Texas Rangers: Alex Rodriguez
The Rangers and Yankees are back together again, though in a few ways they are mirror images of the super powers that clashed in a memorable American League Championship Series in 2010.
Don't blame the pitching. The Rangers and Yankees are second and third in the American League in ERA in what is a dead heat. The Rangers have a 3.76 team ERA. The Yankees have a 3.77 team ERA.
No, the problem is a pair of offenses that have plummeted from their powerhouse levels of 2010. The Yankees are averaging 3.9 runs per game. The not-so-Bronx Bombers have a .244 team batting average and a .375 slugging percentage.
Meanwhile, the Rangers have scored two or fewer runs in six of their last eight games. The Rangers are eighth in the AL with 418 runs, an average of 4.3 runs per game.
The Rangers have actually managed to play at a high level for much of the season and at 54-44 are three games behind Oakland in the American League West.
The Yankees (52-46) have also managed to hang around in the AL East, where they are seven games behind Boston after losing 8-7 in 11 innings on Sunday night on former Ranger Mike Napoli's walk off home run for the Red Sox.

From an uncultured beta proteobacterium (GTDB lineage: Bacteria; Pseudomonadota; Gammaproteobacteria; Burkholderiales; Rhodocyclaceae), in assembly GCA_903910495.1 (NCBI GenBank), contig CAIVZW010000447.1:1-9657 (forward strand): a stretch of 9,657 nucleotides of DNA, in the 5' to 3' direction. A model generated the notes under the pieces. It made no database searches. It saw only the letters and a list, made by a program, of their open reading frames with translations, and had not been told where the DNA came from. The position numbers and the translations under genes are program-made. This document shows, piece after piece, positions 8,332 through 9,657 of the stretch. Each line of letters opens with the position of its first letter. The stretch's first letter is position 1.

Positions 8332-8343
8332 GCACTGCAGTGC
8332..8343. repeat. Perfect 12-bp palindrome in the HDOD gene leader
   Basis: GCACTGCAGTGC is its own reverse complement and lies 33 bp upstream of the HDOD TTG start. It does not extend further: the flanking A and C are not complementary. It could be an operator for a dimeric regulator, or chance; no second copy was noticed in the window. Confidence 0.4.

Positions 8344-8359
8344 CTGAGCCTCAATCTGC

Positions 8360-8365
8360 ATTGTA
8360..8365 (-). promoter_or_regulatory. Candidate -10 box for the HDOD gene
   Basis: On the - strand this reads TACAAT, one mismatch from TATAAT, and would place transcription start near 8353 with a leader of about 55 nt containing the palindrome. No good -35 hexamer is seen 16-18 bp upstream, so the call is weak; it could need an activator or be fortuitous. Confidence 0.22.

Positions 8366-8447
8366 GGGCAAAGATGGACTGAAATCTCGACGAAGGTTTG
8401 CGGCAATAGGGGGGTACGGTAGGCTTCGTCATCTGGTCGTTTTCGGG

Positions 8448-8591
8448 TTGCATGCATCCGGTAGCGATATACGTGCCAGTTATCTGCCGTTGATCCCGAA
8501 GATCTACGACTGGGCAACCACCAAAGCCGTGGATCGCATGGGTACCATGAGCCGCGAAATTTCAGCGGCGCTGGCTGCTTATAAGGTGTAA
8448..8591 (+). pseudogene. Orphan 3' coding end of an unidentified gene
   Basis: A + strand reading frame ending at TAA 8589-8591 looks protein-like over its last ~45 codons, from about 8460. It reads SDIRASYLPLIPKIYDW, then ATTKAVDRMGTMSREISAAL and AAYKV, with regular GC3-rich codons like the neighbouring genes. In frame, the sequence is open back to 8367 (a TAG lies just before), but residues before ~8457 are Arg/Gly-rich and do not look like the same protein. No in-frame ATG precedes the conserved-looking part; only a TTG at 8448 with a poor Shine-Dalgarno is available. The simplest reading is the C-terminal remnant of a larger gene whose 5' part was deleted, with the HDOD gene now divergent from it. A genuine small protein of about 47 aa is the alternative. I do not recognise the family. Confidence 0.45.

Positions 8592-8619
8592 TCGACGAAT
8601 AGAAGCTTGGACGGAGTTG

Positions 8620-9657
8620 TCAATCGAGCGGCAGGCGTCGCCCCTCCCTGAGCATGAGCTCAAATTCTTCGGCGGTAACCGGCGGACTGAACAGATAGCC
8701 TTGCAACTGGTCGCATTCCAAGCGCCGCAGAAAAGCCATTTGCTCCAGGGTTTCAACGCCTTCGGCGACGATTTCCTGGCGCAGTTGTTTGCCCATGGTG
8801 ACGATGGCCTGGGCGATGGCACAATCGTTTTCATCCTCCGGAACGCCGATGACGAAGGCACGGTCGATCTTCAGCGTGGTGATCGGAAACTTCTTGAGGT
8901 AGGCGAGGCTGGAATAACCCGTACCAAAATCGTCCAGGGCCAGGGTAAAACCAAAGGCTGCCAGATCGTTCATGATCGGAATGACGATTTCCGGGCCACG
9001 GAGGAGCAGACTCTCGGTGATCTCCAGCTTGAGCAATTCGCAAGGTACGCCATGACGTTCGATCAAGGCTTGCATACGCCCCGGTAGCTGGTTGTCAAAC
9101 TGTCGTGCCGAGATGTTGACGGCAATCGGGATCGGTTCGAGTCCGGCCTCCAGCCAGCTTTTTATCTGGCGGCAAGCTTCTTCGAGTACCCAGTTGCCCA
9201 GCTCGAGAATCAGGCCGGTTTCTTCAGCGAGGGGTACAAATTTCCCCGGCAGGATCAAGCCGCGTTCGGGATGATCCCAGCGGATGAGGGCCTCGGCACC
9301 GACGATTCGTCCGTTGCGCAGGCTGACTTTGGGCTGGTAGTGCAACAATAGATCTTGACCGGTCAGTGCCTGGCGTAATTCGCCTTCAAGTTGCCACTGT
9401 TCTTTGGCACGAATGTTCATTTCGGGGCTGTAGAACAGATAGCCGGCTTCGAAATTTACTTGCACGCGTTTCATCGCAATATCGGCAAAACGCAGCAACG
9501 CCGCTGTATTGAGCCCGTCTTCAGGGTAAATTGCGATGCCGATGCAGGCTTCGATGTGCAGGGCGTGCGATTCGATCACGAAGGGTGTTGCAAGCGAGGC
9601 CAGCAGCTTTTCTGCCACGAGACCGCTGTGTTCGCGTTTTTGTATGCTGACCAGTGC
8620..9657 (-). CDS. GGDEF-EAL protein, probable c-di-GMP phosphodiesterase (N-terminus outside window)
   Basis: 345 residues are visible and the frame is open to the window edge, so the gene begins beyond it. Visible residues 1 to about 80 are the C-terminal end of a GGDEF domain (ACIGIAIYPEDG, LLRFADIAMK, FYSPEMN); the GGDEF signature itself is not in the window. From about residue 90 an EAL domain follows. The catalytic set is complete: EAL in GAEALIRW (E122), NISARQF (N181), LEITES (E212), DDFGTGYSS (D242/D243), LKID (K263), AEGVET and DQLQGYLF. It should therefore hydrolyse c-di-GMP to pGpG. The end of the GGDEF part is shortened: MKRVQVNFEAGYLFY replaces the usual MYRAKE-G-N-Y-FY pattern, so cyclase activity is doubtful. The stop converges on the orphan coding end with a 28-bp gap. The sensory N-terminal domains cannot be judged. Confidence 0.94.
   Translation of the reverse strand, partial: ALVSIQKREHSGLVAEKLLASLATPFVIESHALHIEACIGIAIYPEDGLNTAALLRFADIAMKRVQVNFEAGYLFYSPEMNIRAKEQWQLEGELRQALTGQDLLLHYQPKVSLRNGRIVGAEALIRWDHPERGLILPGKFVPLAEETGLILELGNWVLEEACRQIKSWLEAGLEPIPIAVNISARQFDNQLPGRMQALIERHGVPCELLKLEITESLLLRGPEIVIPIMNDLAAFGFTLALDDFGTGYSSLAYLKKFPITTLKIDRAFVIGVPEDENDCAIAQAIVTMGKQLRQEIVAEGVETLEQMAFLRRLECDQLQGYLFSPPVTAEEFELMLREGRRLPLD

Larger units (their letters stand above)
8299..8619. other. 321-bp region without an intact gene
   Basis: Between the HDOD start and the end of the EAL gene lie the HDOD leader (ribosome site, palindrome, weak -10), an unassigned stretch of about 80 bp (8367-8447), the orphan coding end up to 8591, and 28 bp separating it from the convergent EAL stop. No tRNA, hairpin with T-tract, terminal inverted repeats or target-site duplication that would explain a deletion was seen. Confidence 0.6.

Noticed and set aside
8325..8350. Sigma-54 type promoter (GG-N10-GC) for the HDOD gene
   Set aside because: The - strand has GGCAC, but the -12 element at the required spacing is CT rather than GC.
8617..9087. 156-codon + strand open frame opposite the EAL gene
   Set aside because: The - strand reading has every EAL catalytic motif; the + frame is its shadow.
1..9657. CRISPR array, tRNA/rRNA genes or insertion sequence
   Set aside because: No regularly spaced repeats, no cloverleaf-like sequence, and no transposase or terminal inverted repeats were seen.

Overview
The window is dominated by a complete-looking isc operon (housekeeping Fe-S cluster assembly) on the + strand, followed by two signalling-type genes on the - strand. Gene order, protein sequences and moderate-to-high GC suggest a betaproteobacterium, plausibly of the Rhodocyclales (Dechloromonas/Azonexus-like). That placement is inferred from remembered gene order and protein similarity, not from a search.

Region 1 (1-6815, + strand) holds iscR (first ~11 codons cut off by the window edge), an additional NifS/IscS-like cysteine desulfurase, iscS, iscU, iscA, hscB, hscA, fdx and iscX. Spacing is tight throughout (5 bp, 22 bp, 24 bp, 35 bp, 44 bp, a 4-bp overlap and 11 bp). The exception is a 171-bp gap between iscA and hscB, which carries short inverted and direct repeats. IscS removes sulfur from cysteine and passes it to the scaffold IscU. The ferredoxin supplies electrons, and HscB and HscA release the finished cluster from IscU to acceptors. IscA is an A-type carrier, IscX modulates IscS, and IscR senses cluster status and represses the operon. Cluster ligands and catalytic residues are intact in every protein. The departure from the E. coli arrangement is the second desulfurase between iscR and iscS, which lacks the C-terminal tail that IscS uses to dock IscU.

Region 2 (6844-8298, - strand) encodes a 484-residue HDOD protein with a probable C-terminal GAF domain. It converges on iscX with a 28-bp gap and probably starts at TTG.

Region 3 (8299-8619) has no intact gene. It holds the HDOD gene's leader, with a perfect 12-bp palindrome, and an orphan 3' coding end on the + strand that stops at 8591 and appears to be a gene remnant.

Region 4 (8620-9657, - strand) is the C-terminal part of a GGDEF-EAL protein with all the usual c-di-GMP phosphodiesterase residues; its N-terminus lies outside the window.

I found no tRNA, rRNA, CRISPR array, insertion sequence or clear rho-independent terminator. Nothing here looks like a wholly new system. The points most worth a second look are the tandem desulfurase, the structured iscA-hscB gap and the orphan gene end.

Here's what else to watch for as the Rangers and Yankees begin a four-game series Monday night in Arlington:
Not A-Rod: Former Ranger Alex Rodriguez was expected to make his season debut Monday night, but will be in Tampa instead getting treatment for a Grade 1 quad strain. Conspiracy theories abound that the quad injury -- discovered by an MRI on Sunday -- are part of a plan for Rodriguez to never play for the Yankees again, and who knows, maybe help them get out of the $141 million the club still owes him. Rodriguez will avoid the boo birds in Texas where he has long been vilified since being traded by the Rangers to New York. Amazing since Rodriguez put up big numbers in Texas. He was the 2003 America League MVP playing for the Rangers in a season where he had 52 home runs and 132 RBIs. There's an argument the Yankees need to take a chance on A-Rod. Yankees third basemen this season have hit an AL-low four home runs and have not hit one since May 22 (by David Adams).